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Mohamed bin Zayed Species project number 13057746

Mohamed bin Zayed Species Conservation (Project No. 13057746) - Fishing cat - Awarded $5,000 on January 18, 2014

Fishing cats occur in fragmented populations in southeastern Asia, India, Sri Lanka, Nepal, Bangladesh, and Myanmar. They are highly dependent on wetland habitats, which include marshes, ponds, lakes, rivulets and swamps, since their primary diet is freshwater fish. Wetland habitats throughout the fishing cats' range face immense threats due to anthropogenic impacts. In India, increase in shrimp farming, fishing and degradation of mangroves by human activities over the past decade have rapidly reduced fishing cat habitat. On the east coast of India, only a few intact small populations of fishing cats are known to occur, and these are subject to heavy habitat loss, persecution and poaching by humans. Moreover, drainages from human settlements that lead into freshwater habitats are essentially polluting fishing cat habitat. Assessments of fishing cat populations by several biologists show that their populations are declining throughout most of their range (see http://www.iucnredlist.org/details/full/18150/0). The fishing cat has been listed as endangered by the IUCN since 2008, while in some areas such as northeastern Andhra Pradesh and Kerala, their populations could be critically endangered due to high levels of threats from humans in the form of persecution and conversion of wetlands into shrimp farms (aquaculture).

To date, there have been no extensive surveys on the occurrence of a fishing cat population, their habitat and diet requirements, in the Eastern Ghats and coastal wetlands of southeastern India.  Only two published records from the Coringa Wildlife Sanctuary mangroves (by Kolipaka 2006, and Mukherjee et al. 2012), and two events (a recently rescued fishing cat from the town of Kakinada, and a dead fishing cat on railway tracks in the district of Srikakulam) published in the local newspaper in late 2013, describe the importance of conserving fishing cats and mitigating threats to their habitat.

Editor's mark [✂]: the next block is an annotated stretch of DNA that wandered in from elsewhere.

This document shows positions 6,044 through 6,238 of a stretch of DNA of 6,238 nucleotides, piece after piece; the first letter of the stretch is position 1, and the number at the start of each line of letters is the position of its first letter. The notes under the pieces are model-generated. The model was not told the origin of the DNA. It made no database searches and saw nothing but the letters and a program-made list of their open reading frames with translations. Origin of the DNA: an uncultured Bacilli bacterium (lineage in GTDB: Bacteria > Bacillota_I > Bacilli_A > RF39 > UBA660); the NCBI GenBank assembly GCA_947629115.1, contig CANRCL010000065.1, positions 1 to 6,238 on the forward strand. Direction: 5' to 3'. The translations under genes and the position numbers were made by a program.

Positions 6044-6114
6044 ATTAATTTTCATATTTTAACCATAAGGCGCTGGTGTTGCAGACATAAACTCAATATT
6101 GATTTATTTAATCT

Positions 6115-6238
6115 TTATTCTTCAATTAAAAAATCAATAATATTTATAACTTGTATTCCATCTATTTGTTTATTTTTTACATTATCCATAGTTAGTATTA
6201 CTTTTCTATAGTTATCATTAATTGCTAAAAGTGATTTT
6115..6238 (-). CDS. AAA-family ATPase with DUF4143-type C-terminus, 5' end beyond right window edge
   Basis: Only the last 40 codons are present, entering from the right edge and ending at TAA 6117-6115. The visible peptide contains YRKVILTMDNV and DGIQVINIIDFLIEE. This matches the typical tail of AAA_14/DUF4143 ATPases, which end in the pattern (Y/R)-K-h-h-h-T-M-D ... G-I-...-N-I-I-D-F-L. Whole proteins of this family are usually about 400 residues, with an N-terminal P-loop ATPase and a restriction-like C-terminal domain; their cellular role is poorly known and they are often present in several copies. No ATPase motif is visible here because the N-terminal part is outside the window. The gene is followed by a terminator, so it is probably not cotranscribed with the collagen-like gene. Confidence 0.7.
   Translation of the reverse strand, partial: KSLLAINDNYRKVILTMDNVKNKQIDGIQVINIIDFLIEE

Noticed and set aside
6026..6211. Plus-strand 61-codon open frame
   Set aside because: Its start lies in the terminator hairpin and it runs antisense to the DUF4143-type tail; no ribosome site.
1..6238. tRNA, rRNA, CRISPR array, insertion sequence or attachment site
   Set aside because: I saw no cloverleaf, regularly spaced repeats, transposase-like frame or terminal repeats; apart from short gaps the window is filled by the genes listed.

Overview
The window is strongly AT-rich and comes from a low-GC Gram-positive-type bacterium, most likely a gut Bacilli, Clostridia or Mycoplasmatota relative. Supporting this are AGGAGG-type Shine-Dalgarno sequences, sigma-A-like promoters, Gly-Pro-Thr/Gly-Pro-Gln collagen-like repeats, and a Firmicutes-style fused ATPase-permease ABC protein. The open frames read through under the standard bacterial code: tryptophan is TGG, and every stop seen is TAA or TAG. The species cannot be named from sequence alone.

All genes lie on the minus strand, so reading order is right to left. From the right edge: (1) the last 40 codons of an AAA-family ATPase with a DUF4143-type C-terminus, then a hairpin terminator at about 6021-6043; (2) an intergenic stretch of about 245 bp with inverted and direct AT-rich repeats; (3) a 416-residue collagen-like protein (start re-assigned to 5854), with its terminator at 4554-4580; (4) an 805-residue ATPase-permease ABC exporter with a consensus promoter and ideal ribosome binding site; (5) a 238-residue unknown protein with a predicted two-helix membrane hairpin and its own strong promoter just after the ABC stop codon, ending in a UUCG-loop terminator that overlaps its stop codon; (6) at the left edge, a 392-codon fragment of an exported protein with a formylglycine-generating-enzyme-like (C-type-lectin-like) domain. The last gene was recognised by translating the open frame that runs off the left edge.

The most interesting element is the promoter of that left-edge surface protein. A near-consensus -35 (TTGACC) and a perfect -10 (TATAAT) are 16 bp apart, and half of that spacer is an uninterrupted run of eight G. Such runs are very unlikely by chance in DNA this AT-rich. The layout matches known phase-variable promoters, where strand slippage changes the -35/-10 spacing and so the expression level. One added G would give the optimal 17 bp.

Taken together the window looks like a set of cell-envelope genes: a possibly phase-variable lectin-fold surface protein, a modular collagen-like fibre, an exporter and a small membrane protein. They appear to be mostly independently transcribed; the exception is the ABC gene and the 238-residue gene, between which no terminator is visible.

Since limited data and few conservation initiatives are in place for this endangered species, our objectives as part of this project are to:

1. Use a camera-trap survey to document the occurrence and activity patterns of fishing cats in the coastal areas of northeastern Andhra Pradesh.

2. Use GIS to map potential habitat for fishing cats, and document severity and extent of anthropogenic threats (habitat loss, persecution, poaching) within (or in close proximity) to the mapped habitat.

3. Build trust/relationships with local people living near fishing cat habitat, provide conservation education, and create a fishing cat focused conservation initiative.

 

As part of our fishing cat conservation initiative, we will consistently execute the following activities in an adaptive manner during and after our project's completion:

1. Provide training in science-based wildlife monitoring approaches to frontline forest staff and talented conservation-oriented local people employed by the Andhra Pradesh Forest Department. At the end of our training workshops, these forest custodians will continue wildlife monitoring questionnaires, camera-trap surveys and forensic investigations (anti-poaching efforts).

2. Provide conservation education to local people and children in villages/towns and major state and district-level schools in close proximity to fishing cat habitat.



Project 13057746 location - India, Asia